Adiponectin/blood , COVID-19/blood , Aged , Biomarkers/blood , COVID-19/diagnosis , Databases, Factual , Down-Regulation , Female , Humans , Male , Middle Aged , Retrospective Studies , Time Factors
Int Arch Allergy Immunol ; 182(5): 417-424, 2021.
Article in English | MEDLINE | ID: covidwho-1097047


BACKGROUND: Detailed understanding of the immune response to severe acute respiratory syndrome coronavirus (SARS-CoV)-2, the cause of coronavirus disease 2019 (CO-VID-19) has been hampered by a lack of quantitative antibody assays. OBJECTIVE: The objective was to develop a quantitative assay for IgG to SARS-CoV-2 proteins that could be implemented in clinical and research laboratories. METHODS: The biotin-streptavidin technique was used to conjugate SARS-CoV-2 spike receptor-binding domain (RBD) or nucleocapsid protein to the solid phase of the ImmunoCAP. Plasma and serum samples from patients hospitalized with COVID-19 (n = 60) and samples from donors banked before the emergence of COVID-19 (n = 109) were used in the assay. SARS-CoV-2 IgG levels were followed longitudinally in a subset of samples and were related to total IgG and IgG to reference antigens using an ImmunoCAP 250 platform. RESULTS: At a cutoff of 2.5 µg/mL, the assay demonstrated sensitivity and specificity exceeding 95% for IgG to both SARS-CoV-2 proteins. Among 36 patients evaluated in a post-hospital follow-up clinic, median levels of IgG to spike-RBD and nucleocapsid were 34.7 µg/mL (IQR 18-52) and 24.5 µg/mL (IQR 9-59), respectively. Among 17 patients with longitudinal samples, there was a wide variation in the magnitude of IgG responses, but generally the response to spike-RBD and to nucleocapsid occurred in parallel, with peak levels approaching 100 µg/mL, or 1% of total IgG. CONCLUSIONS: We have described a quantitative assay to measure IgG to SARS-CoV-2 that could be used in clinical and research laboratories and implemented at scale. The assay can easily be adapted to measure IgG to mutated COVID-19 proteins, has good performance characteristics, and has a readout in standardized units.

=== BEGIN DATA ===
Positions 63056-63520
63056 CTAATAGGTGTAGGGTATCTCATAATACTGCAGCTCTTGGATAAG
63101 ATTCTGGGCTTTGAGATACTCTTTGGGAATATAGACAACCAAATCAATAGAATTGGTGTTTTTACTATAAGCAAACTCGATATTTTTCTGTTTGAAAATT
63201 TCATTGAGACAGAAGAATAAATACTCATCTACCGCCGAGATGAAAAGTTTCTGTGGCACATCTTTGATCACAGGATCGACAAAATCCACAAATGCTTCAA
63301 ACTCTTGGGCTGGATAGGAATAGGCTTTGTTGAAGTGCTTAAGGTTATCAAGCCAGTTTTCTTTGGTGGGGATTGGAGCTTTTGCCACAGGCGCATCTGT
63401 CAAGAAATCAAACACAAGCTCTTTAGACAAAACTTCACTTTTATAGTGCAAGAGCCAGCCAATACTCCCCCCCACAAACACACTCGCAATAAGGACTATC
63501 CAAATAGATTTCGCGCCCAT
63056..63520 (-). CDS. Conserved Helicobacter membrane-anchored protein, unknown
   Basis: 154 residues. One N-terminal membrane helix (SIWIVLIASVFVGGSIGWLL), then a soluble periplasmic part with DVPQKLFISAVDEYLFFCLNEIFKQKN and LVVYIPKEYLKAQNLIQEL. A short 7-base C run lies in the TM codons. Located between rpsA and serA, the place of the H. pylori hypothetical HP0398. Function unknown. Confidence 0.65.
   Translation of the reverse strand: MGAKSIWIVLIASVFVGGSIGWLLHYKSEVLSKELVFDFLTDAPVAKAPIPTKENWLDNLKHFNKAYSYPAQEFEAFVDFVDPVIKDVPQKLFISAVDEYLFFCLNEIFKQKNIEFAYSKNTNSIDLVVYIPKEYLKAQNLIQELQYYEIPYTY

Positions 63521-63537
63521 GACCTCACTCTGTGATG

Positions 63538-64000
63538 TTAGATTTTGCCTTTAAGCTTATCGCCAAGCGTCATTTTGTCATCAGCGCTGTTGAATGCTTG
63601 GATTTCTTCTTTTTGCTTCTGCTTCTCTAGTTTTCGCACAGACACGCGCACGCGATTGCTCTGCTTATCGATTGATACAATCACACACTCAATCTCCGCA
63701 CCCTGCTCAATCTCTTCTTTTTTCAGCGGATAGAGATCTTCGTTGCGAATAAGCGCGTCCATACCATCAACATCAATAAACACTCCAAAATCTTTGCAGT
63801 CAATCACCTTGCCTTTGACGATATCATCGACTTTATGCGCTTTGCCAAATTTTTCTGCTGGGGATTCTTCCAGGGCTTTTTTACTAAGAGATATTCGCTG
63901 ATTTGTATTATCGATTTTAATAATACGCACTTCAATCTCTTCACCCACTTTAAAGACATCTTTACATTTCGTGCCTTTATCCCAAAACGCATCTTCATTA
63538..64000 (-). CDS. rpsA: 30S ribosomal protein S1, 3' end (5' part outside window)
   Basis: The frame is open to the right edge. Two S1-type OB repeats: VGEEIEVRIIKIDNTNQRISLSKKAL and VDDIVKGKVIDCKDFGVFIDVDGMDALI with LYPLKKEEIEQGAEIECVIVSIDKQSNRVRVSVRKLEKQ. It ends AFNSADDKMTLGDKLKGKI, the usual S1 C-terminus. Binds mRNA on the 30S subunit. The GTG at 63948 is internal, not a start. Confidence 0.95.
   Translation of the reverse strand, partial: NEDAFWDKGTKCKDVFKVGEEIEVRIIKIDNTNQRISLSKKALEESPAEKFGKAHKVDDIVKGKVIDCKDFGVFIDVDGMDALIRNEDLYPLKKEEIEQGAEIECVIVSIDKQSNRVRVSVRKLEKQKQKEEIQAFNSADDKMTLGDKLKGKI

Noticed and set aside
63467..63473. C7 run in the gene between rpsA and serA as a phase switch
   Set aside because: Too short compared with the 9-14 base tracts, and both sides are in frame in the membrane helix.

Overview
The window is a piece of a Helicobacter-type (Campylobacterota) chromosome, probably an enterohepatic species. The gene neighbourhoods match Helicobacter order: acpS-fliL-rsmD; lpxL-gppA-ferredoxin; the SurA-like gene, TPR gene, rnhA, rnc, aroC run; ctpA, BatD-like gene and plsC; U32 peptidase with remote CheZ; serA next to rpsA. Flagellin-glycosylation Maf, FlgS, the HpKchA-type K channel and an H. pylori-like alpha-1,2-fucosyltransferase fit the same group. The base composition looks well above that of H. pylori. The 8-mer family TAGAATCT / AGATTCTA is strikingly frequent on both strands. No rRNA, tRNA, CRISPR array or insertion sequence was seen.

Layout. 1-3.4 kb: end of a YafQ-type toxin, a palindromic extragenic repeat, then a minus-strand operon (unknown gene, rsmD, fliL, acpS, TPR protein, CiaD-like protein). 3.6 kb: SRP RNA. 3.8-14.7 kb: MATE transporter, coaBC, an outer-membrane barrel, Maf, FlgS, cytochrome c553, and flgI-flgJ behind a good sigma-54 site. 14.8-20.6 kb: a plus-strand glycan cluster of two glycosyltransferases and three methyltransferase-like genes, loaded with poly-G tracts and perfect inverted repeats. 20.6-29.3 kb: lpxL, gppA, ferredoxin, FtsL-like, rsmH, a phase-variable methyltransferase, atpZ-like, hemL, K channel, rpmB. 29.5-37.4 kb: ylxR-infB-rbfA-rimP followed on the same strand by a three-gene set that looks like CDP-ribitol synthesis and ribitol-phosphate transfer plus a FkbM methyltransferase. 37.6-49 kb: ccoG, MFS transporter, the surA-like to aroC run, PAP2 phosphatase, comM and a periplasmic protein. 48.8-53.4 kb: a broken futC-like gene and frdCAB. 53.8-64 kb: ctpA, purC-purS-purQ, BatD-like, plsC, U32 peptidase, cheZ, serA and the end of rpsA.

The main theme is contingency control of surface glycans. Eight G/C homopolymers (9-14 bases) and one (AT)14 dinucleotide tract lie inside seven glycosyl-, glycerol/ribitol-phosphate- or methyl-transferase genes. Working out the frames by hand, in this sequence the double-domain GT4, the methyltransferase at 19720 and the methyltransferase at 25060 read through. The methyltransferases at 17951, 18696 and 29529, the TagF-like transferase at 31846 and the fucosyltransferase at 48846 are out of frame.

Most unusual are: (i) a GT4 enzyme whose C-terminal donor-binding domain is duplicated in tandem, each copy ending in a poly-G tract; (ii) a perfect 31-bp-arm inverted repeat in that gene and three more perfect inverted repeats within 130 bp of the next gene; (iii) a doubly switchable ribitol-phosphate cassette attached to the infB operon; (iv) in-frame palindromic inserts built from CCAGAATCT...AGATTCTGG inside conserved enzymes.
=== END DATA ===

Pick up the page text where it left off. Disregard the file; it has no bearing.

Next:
Antibodies, Viral/blood , COVID-19 Serological Testing/methods , COVID-19/diagnosis , COVID-19/immunology , Immunoglobulin G/blood , SARS-CoV-2/immunology , Biomarkers/blood , COVID-19/virology , Humans , Longitudinal Studies , Sensitivity and Specificity